Nicholas Addo-Nettey was born in Accra, Ghana on August 7th, 1954. From his early childhood on he was dedicated to music: he started singing in a gospel choir when he was only 6, and later on joined different traditional and cultural groups as a dancer and percussionist. In the 60s, Ghanaian youth were crazy about American soul music, and Nicholas was no exception to the rule. James Brown and Otis Redding were his idols, and by the age of 18 he started to perform himself. Shortly after, fellow musician Joe King Kologbo invited him to the Mecca of African funk music: Lagos, Nigeria. Nicholas was not only talented but also lucky. Kologbo introduced him to Fela Anikulapo Kuti, the undisputed Godfather of Afrobeat. He was able to convince the master of his skills as a drummer and singer and in 1971 became a full member of Fela’s legendary band Africa 70 as a conga player and background singer. The first record he appeared on was Lady Shakara – an international smash hit and one of Fela’s greatest. Nicholas was at the right place at the right time. In the 70s, stars like James Brown, B.B. King, Ginger Baker, Stevie Wonder and Manu Dibango came to Lagos to visit Fela’s Shrine Club to hear this new and incredibly heavy thing called Afrobeat.
While playing and recording for Fela’s Africa 70 (he appeared on all of Fela’s releases between 1971 and 1978), Mr. Addo-Nettey also always had his own thing going on the side. He released two solo LPs for the Tabansi Label with the Martin Brothers Band from Portharcort, Nigeria: Mind Your Own Business in 1971 and Na Teef Know The Road of Teef in 1973. The latter, made with Africa 70 musicians and singers, is heavy Afro-funk, recorded in Ginger Baker’s highly equipped Lagos studio, where many of Fela’s albums were recorded, as well. Obviously, Fela was not amused at all about these kinds of things, even less when he heard how strong the Na Teef… album was. Reportedly, he said, “Don’t you ever, EVER play it again!” And so it was. Despite being a killer record, Na Teef… remained undercover for more than 30 years.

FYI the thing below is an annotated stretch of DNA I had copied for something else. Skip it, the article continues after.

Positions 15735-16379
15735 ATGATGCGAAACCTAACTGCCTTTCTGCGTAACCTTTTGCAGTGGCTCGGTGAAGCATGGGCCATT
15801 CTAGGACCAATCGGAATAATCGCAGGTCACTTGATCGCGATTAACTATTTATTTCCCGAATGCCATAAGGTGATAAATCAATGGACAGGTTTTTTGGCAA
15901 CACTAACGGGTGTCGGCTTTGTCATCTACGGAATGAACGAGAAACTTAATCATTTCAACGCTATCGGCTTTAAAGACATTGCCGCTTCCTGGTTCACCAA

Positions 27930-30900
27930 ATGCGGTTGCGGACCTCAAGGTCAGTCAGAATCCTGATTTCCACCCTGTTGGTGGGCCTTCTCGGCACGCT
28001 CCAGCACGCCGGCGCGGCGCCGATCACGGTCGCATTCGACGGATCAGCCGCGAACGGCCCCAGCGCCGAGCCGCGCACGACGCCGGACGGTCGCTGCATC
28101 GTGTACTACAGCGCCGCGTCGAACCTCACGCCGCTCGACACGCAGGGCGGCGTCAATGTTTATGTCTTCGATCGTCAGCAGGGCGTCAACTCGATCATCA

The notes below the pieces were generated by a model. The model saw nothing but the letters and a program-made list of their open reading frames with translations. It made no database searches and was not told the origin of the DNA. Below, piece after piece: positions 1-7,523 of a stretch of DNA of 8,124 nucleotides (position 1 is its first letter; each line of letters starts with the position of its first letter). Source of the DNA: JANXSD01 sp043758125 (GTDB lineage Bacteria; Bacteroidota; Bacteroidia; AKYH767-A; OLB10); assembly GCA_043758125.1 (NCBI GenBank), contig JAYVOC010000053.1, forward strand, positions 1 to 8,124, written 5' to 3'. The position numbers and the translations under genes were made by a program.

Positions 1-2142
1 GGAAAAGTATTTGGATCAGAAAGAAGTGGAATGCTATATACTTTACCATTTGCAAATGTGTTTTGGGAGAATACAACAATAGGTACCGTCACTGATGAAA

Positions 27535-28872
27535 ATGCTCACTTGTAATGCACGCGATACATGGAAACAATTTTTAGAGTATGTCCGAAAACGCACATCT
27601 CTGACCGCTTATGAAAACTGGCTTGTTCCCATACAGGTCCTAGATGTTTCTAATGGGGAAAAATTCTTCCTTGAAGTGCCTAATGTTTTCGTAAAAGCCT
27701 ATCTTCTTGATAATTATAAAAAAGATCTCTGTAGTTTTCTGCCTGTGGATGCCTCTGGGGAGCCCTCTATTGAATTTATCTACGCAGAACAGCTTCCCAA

The story of Na Teef… would have ended there had it not been for Frank Gossner (aka DJ Soulpusher of www.voodoofunk.com, a dedicated cratedigger who, in the 90s, found a copy hidden at a record store in Philly, tracked down Nicholas in Berlin, and brought the album to the attention of Daptone Records.
As for Nicholas, in the 70s he experienced life in Fela’s Kalakuta Republic, a place where about 100 musicians, dancers, friends and family members of Fela lived, played, loved, and celebrated together. It was a property in Lagos that had been declared an independent state by Fela, in open defiance of the brutal dictatorship that was ruling in Nigeria at that time. The regime, which hated Fela for his radical messages and his popularity, attacked Kalakuta several times. In one of these raids, Nicholas was arrested with several other band members and remained in prison for nine months, where he was strongly mistreated. During another army attack in 1977, Fela’s mother was thrown out of an upstairs window and killed, and the whole compound was burned to the ground. The dangerous conditions became to much for Nicholas to bear. When playing at the Berlin Jazz Festival in 1978, he and other band members, including drummer Tony Allen, left Africa 70 because they didn’t want to go back to Nigeria. While Allen moved to Paris, Nicholas stayed in Berlin where he raised two sons and continues to play music to this day. Pax Nicholas now leads his own band, Ridimtaksi, which features West African musicians, continuing to play his own fresh take on Afrobeat.